A Moon Shaped Post

Radiohead. Santa Barbara Bowl. April 11, 2017.

What does this have to do with anything?

I was there. So was Wes. We were there, and it was awesome.

Not too shabby, right? The place we stayed at was freaking GORGEOUS.

It all started in February. Radiohead had just announced an additional bunch of tour dates, most of which were along the west coast, and I emailed the link to Wes as a kind of, “Ha ha, wouldn’t this be amazing?” thing. Radiohead was coming to Seattle, and while it most definitely would have been awesome to see that show, I knew tickets would sell out in an instant so I figured it would go nowhere.

Wes is not a going nowhere kind of guy, so he plotted. And planned. And prepared. The moment tickets were available, he worked his magic and actually managed to score a pair of tickets. In Santa Barbara.

When he called me to tell me he’d achieved the impossible, I didn’t know what to say. I didn’t know what to think. The importance and significance of Radiohead’s music in my life can’t be overstated. I gave birth to my first child while listening to Hail to the Thief on repeat. “How to Disappear Completely” helped me survive election season last year. I more of less wore out my copies of OK Computer and Amnesiac in high school as I drove the hour-long route to and from school.

If I’m ever stressed or scared or anxious or happy or calm or introspective or relaxed, Radiohead is my go-to. Every time. This band means something to me, but they’re so immensely popular (for good reason) that I’d resigned myself to the likelihood I’d never get the chance to see them perform live.

But Wes doesn’t accept impossibilities when it comes to me. He knew this would be the trip of a lifetime, so he made it happen. I was so nervous before the band came out, Wes says I was shaking a little. I couldn’t talk. I could barely remember to breathe.

I took this of us while 15 Step was playing.

And then there they were. And the music was even better live, if you can believe that. They played the song Wes most wanted to hear (“15 Step”), and too many others to name, and then left the stage.

I was crestfallen. As much as I loved the songs they’d played, they hadn’t played “Nude,” my favorite of their songs.

The show, it turned out, wasn’t over, and they ended up playing “Nude” during one of their four encores. The feeling when the song crested and then receded was indescribable, which is really saying something because I describe things for a living. The closest I can come to explaining how it felt is to say overwhelming, searing joy, the kind that consumes you and leaves you in a daze afterward.

It really was a true fan’s show. Many of the songs they played were obscure, and there was even a song that I think was completely new that I’d never heard before. It was pure magic. A perfect show in a perfect location with a perfect man by my side to enjoy it with.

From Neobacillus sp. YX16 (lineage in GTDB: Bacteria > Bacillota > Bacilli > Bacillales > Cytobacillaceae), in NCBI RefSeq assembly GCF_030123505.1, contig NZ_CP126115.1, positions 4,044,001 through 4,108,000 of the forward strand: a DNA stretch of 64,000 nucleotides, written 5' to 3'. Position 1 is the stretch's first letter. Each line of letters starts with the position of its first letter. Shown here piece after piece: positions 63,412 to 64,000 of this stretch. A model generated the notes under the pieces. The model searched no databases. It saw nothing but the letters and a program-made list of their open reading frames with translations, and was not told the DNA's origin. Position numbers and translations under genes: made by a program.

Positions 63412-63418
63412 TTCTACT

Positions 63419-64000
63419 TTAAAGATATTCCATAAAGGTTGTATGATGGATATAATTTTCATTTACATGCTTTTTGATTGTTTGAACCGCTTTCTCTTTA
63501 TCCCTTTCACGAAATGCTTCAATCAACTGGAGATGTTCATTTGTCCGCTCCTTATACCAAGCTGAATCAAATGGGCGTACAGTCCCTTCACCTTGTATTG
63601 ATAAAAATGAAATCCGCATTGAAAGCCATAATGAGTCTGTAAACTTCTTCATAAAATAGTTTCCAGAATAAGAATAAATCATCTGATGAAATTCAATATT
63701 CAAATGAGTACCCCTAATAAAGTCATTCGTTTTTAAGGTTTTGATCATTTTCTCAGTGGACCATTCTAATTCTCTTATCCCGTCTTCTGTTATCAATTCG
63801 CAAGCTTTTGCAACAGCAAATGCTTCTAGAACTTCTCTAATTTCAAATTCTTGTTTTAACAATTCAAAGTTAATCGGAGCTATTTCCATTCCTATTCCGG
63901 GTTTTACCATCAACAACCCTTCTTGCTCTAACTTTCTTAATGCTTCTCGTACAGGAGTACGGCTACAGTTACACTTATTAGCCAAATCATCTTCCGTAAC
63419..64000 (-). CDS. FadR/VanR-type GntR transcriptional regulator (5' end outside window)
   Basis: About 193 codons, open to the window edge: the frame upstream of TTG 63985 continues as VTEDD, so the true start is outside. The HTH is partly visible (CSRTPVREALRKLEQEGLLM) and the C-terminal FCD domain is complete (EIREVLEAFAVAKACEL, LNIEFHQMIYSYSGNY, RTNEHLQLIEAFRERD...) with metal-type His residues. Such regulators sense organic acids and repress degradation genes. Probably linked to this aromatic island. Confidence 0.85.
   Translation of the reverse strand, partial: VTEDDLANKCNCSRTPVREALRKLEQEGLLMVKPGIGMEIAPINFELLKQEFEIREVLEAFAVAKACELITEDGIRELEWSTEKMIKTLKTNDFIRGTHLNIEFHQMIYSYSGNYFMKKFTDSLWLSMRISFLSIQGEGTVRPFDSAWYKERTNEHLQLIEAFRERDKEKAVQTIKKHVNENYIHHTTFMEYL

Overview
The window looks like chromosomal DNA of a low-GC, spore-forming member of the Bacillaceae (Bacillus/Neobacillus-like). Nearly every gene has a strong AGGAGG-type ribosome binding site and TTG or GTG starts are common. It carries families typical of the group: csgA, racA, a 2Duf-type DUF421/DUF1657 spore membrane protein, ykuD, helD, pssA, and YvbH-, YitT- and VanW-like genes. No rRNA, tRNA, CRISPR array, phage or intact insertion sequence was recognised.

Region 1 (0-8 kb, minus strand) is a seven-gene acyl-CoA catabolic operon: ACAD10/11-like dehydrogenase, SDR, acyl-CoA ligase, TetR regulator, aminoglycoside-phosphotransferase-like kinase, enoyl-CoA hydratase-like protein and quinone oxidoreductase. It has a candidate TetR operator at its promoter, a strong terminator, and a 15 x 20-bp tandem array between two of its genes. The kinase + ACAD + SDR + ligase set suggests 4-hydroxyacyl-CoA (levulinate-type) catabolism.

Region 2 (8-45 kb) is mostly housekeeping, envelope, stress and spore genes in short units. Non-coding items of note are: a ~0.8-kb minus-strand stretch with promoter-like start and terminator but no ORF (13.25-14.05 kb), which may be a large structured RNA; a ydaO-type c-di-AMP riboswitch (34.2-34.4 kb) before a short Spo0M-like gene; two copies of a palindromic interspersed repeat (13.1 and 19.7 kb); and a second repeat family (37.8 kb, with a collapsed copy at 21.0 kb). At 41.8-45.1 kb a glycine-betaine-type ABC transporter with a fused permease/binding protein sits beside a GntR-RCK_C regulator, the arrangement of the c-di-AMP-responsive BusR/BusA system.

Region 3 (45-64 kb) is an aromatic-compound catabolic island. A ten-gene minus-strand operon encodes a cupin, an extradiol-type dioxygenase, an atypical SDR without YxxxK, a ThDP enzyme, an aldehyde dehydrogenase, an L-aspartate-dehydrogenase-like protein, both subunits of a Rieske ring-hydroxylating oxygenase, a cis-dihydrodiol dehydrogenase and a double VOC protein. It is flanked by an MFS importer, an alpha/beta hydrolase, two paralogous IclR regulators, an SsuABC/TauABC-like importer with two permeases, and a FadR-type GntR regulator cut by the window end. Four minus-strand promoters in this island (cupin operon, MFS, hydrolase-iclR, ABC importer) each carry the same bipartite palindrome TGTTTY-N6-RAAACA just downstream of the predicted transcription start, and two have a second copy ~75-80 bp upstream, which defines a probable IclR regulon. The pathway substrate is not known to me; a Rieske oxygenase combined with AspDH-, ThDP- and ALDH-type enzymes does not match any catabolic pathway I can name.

Are there any other Radiohead fans reading this? What’s your favorite Radiohead song?

Return of the Auntie

At long last, I have returned from my adventures in the sunny wilds of southern California. I spent a lovely week taking care of my sister in law and brand new nephew which, if you’ve ever taken care of a newborn, you know means hundreds of tiny tasks that don’t seem like much and yet, somehow, still take up an entire day. The fatigue didn’t catch up to me until Sunday afternoon, when I quite simply ran out of gas and had to collapse into bed for a two-hour nap.

My husband was incredible in my absence, however, and managed to work his full-time job while also keeping our children alive and on time for school. I came home to a house that was freshly vacuumed, swept, and scrubbed. The laundry was done, the trashcans were empty, and my car was washed, vacuumed, and full of gas. It was the absolute best way to come home, and I felt truly loved. Those of you who know me well know that I’ll take a clean house and car over flowers and chocolates any day.

Somehow before I left, I was able to submit the final edits to my editor for Take the Bai Road, and I’m thiiiiiiiiis close to finishing the short story I’m submitting to the anthology that’s coming out in the fall. Good thing, too, because the deadline for that is on Friday.

Gulp.

In other news, my book cover designer is almost done with the cover for Take the Bai Road and it is sweeeeeeeeeet. Oh man, this series is looking pretty darn slick, if I do say so myself. I’ll share it as soon as she’s put the final touches on it and hopefully we can start offering pre-orders.

Stay tuned!

Updates and Appearances and Anthologies, Oh My!

I just got back from a quick trip down to CA to visit family with my two children and these are the things I learned:

  • CA gets crazy flooding when there’s a monsoon-style downpour.
  • Dramamine makes my children almost catatonic.
  • In N Out is still delicious and the best thing ever.

I seem to have caught a cold while I was visiting, however, which is kind of a bummer because I’ve been invited back to do a guest lecture for the Writing for Publication class at Northwest University and I have this weird feeling like I’m going to need my voice for that. I’m getting really excited about it.

I had the chance to do this a couple years ago and it was a blast. There’s something invigorating and inspiring about discussing the craft of writing with other people who are as passionate about it as you are, and I fully expect to have a fantastic time (assuming, of course, that I have use of my voice and will not have to conduct the lecture via semaphore).

From one of my favorite Monty Python sketches, Wuthering Heights by Semaphore.

I’ve also recently applied to participate in the LitQuake Festival in San Francisco this fall, so fingers crossed for that, and I’m most likely doing a book singing on Bainbridge Island at the Eagle Harbor Book Company in late July as well. All told, 2017 is shaping up to be a very busy year, which is great because there’s almost nothing more frustrating than trying to get the promotional wheels spinning only to have nothing happen.

Oh! And I almost forgot the coolest thing that happened last week: I got invited by my writing buddy AC Fuller to participate in a thriller anthology that’s coming out in the fall! How cool is that?! Doing an anthology is on my writer bucket list, so I’m delighted the timing worked out for it.

I’m submitting a short story about what happens when Bai goes home to visit his parents after the events of Take the Bai Road. Hint: stuff happens. Lots of stuff.

I had a blast writing the story, and I think it’ll be a fun amuse bouche for those of you looking for something to read in between Take the Bai Road and book number three, which will be called Bai Treason. (Oh, man. Bai Treason is GOOD. I can’t wait to get started on revisions for that one after I finish Take the Bai Road and the anthology short story).

All in all, things are looking busy in a good way. Full steam ahead!

Post-Vacation Opinion Dump

Raise your hand if you’re as confused about this whole December business as I am! How’d that happen? And why am I never prepared for December? No matter what I do, I always end up feeling like December was waiting around the corner to steal my lunch money. Given how expensive Christmas shopping can be, that’s actually not a half-bad analogy.

Ok, fine. We weren't on another planet, but there was a Space Needle there.